Workshy the first in line to lose jobs as Cuba feels economic strain
LAZY Cuban workers face the axe first, according to government plans to slash the Communist state's public payroll by 500,000 within six months.
The plans, along with a timetable for which government sectors will feel the cuts first, are laid out in an internal Communist Party document, which emerged yesterday.
The document says workers at the ministries of sugar, public health, tourism and agriculture will be let go first - and some lay-offs already began in July. The last in line for cutbacks include Cuba's Civil Aviation and the ministries of foreign relations and social services.
On Monday, Cuba announced plans to cut 500,000 state workers by March 2011 and help them get work in the private sector, in the most sweeping reforms instituted since president Raul Castro took over from brother Fidel in 2008.
The 26-page document - which is dated 24 August and laid out like a PowerPoint presentation with bullet points and large headlines - explains what to look for when deciding whom to lay off. Those whose pay is not in line with their low productivity and those who lack discipline or are not interested in work will go first. It says that some dismissed workers should be offered alternative jobs within the public sector.
Many of the workers laid off will be urged to form private co-operatives. Others will be pushed into jobs at foreign-run companies and joint ventures. Still more will need to set up their own small businesses - particularly in the areas of transport and house rental.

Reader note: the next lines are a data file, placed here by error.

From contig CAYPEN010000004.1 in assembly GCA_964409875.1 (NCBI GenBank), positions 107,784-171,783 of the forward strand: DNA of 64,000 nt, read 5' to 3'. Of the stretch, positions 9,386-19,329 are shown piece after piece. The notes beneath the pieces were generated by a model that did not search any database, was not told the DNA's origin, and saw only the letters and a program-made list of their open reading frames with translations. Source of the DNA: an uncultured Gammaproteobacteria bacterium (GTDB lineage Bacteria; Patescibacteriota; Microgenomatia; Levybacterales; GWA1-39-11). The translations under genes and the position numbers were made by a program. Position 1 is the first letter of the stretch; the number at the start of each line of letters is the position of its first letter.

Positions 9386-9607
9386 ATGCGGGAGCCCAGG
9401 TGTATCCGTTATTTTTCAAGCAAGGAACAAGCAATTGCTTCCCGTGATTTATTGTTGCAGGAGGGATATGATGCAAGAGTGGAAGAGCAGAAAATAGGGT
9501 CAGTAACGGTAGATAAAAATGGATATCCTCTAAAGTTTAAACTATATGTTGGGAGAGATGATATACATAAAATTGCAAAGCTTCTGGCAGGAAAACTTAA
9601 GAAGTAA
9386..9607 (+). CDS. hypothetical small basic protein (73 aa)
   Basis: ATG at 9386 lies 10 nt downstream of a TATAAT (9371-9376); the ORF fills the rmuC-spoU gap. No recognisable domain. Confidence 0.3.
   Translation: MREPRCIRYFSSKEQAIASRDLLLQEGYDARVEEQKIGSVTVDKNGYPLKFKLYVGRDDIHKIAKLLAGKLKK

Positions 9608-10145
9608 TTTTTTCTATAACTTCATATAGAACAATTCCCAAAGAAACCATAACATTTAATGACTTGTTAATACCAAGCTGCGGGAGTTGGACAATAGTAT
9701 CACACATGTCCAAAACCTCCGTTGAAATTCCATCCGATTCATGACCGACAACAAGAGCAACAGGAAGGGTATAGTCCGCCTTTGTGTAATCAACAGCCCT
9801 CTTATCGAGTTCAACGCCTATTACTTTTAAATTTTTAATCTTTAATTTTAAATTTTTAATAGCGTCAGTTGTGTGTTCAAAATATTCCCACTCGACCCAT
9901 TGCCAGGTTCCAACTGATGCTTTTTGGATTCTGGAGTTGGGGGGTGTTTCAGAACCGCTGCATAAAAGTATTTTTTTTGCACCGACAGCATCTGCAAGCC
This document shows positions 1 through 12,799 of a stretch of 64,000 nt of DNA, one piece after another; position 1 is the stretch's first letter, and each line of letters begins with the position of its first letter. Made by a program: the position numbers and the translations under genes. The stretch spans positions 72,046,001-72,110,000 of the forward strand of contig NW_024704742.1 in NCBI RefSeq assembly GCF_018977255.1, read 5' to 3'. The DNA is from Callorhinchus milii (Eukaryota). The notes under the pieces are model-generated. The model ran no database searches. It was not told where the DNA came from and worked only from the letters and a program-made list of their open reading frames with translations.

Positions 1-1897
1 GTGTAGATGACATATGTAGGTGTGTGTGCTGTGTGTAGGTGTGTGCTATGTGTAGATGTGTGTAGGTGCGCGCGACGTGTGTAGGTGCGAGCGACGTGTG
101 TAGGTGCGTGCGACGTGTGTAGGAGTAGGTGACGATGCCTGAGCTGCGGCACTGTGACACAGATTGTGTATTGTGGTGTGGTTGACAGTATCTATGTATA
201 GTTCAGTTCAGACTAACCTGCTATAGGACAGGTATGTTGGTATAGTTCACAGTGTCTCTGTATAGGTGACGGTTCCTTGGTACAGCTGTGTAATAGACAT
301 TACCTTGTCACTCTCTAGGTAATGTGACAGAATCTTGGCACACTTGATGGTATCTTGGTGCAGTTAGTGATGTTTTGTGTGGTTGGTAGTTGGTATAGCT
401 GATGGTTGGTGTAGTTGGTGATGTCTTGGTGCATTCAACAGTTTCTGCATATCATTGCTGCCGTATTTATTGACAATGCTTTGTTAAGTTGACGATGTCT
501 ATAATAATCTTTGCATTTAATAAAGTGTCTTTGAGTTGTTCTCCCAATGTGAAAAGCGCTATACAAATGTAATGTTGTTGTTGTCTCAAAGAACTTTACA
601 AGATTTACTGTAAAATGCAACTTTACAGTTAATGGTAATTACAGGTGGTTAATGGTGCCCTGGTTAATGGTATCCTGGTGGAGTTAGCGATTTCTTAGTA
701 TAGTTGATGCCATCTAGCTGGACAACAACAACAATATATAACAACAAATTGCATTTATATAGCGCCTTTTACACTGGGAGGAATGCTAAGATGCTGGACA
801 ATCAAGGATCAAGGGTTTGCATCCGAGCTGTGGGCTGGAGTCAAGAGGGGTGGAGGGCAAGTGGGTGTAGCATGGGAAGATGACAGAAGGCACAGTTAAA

The document hints at higher wages for the best workers - something Mr Castro has been promising for years - but says: "It is not possible to reform salaries in the current situation."
The outline includes a long list of "ideas for co-operatives", including raising animals and growing vegetables, construction jobs, driving a taxi and repairing vehicles - even making sweets and dried fruit.
Many of those jobs are already done by Cubans working in the black market who pay no tax on what they earn.
In a country where doctors and scientists make only slightly more than the national average monthly salary of about 13, it is not uncommon to see surgeons driving illegal taxis in their spare time. By adding to the legal free-market jobs, the government presumably hopes to increase its paltry tax revenues as well as reducing its bloated payroll.
The internal document refers to a "new tax system" that will be "more personalised and more rigorous". It says taxes will be collected on wages, sales, social security payments to pensioners and on small businesses that employ people. The state employs 95 per cent of the official work force - some 5.1 million people. Just 143,000 work officially in the private sector.
The document warns that one of the main challenges Cuba will face is that many of the fledgling businesses won't get off the ground as many workers will lack the experience, skill or initiative to make it on their own.
"Many of them could fail within a year," the document says, without outlining what to do with people whose enterprises go under.
The changes announced on Monday promise a radically altered economic outlook, especially for Cubans in their 20s and 30s who have known nothing but the paternalistic communist system ushered in by Fidel Castro in his 1959 revolution.
But they were not entirely surprising. Raul Castro has warned for years that the state could no longer afford to subsidise every part of Cuban life.
Some Cubans, however, were caught off guard. "I heard the rumours about firings a while ago," said Luis Estrada, 55, who works in a health clinic. "I hope nobody will be left defenceless. Here, everyone has a job."
Yierser Gonzalez, 35, said he would be happy to give up his state job and set up his own food stall, but that he worried about others.
"About 100,000 will find private employment, but what will they do with the rest?" Mr Gonzalez asked.
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